Keith Sawyer is one of the world’s leading scientific experts on creativity and innovation. In his first job after graduating from MIT, he designed videogames for Atari. He then worked for six years as a management consultant in Boston and New York, advising large corporations on the strategic use of information technology. He’s been a jazz pianist for over 30 years, and performed with several improv theater groups in Chicago, as part of his research into jazz and improvisational theater.
Previous to Zig Zag: The Surprising Path to Greater Creativity, his books include Group Genius: The Creative Power of Collaboration and Explaining Creativity: The Science of Human Innovation, and he has published over 80 scientific articles. Sawyer is a professor of education, psychology, and business at Washington University in St. Louis.
Here is an excerpt from my interview of him. To read the complete interview, please click here.
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Morris: Who has had the greatest impact on your professional development? How so?
Sawyer: I had so many wonderful mentors and advisors that introduced me to creativity research. When I arrived at the University of Chicago as a doctoral student, I had long been interested in musical and artistic creativity, but I had no idea this was a field of scientific research. When I applied to grad school, I wanted to study conversational dynamics, and I went to University of Chicago to work with the famous linguistic anthropologist, Michael Silverstein. Just by coincidence, my first Fall term on campus, Mike Csikszentmihalyi was teaching a class called “Psychology of Creativity,” and I signed up for it, basically as an elective.
Mike was the one who introduced me to the field and showed me that it was possible to do rigorous empirical study of the creative process. His own dissertation, also at the University of Chicago in the early 1960s, was a study of the creative process of MFA students at the Art Institute of Chicago. For the term project in his class, I interviewed several jazz musicians about their own creative process. Mike liked the paper, and suggested that I revise it and submit it to the Creativity Research Journal. After revision it was accepted, and became my first published journal article, in 1992.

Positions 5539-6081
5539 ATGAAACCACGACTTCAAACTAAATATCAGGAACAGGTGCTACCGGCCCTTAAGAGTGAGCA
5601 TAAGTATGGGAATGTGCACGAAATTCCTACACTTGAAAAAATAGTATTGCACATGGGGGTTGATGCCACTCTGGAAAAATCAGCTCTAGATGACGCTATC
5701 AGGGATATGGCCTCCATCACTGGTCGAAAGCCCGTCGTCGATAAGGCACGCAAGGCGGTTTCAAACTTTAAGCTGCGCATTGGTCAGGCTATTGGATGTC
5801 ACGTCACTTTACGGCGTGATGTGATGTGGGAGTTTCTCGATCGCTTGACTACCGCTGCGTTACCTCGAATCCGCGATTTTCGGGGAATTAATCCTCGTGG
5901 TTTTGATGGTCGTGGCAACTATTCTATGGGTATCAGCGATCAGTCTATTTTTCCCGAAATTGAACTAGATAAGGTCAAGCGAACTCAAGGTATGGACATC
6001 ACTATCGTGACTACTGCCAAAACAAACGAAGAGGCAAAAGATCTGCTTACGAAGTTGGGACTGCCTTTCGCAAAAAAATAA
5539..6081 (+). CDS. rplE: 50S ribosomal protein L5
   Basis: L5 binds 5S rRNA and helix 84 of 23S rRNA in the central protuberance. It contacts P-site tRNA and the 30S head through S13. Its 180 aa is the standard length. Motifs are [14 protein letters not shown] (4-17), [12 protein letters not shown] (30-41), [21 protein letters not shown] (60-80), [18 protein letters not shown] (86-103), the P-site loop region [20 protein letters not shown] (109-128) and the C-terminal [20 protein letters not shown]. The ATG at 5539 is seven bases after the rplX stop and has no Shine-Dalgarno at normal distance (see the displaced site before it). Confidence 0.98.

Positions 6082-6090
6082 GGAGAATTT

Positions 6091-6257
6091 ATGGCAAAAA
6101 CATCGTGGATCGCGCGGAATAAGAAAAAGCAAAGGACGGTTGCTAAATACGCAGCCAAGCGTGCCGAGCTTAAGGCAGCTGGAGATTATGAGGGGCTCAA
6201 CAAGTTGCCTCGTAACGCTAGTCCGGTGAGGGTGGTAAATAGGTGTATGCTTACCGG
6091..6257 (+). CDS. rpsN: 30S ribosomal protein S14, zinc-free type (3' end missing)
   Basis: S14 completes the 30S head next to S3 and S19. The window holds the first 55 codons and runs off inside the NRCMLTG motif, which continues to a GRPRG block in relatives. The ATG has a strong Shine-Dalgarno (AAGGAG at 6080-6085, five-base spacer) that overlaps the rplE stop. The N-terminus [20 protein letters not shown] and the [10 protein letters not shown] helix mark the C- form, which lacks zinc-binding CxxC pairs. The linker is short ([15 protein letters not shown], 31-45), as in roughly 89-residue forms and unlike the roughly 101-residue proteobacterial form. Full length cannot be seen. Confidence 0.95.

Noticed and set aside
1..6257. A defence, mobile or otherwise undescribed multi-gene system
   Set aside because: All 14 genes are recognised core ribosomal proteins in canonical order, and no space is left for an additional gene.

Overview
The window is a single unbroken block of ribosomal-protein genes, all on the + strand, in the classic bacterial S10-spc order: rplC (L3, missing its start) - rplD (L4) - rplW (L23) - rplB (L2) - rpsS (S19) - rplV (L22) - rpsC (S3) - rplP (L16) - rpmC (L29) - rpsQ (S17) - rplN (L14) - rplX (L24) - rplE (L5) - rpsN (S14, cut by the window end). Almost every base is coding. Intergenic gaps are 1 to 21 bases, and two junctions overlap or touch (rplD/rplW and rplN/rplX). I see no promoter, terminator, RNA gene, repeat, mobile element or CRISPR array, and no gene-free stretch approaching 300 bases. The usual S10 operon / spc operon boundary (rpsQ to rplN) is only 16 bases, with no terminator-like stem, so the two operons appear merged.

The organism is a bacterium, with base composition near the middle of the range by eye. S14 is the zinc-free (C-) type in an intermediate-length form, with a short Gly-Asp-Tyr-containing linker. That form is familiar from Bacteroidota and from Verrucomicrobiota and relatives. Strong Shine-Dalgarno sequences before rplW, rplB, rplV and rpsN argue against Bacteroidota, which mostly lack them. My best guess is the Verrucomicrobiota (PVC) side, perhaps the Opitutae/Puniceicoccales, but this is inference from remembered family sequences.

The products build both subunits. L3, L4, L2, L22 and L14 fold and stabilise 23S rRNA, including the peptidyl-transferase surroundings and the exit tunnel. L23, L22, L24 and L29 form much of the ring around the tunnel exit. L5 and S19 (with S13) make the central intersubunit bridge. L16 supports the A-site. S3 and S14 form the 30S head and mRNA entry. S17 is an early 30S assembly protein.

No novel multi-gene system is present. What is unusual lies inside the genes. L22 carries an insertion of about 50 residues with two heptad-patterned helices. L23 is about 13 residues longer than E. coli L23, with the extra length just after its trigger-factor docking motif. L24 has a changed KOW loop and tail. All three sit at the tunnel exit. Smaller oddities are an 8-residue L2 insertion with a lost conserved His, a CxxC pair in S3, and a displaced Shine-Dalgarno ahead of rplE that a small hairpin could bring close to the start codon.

Morris: Years ago, was there a turning point (if not an epiphany) that set you on the career course you continue to follow? Please explain.
Sawyer: I didn’t start graduate school until I was 30. My undergrad degree was in computer science at MIT, and I worked eight years after college in information technology and software development. My first job, I designed videogames for a small company in Cambridge, MA that did many of Atari’s hit videogames, under contract. Then, I worked six years doing management consulting for big money-center banks. At the age of 29, I was really ready for a change; I had always wanted to return to grad school and become a professor, and the time was right. But I didn’t know what I wanted to study or even what departments to apply to. I knew I wanted to study how people communicate through language; I discovered that scholars study this in linguistics, anthropology, sociology, and psychology.
And as a matter of fact, throughout my career since then, I’ve continued to be very interdisciplinary and this is my own approach to creativity research.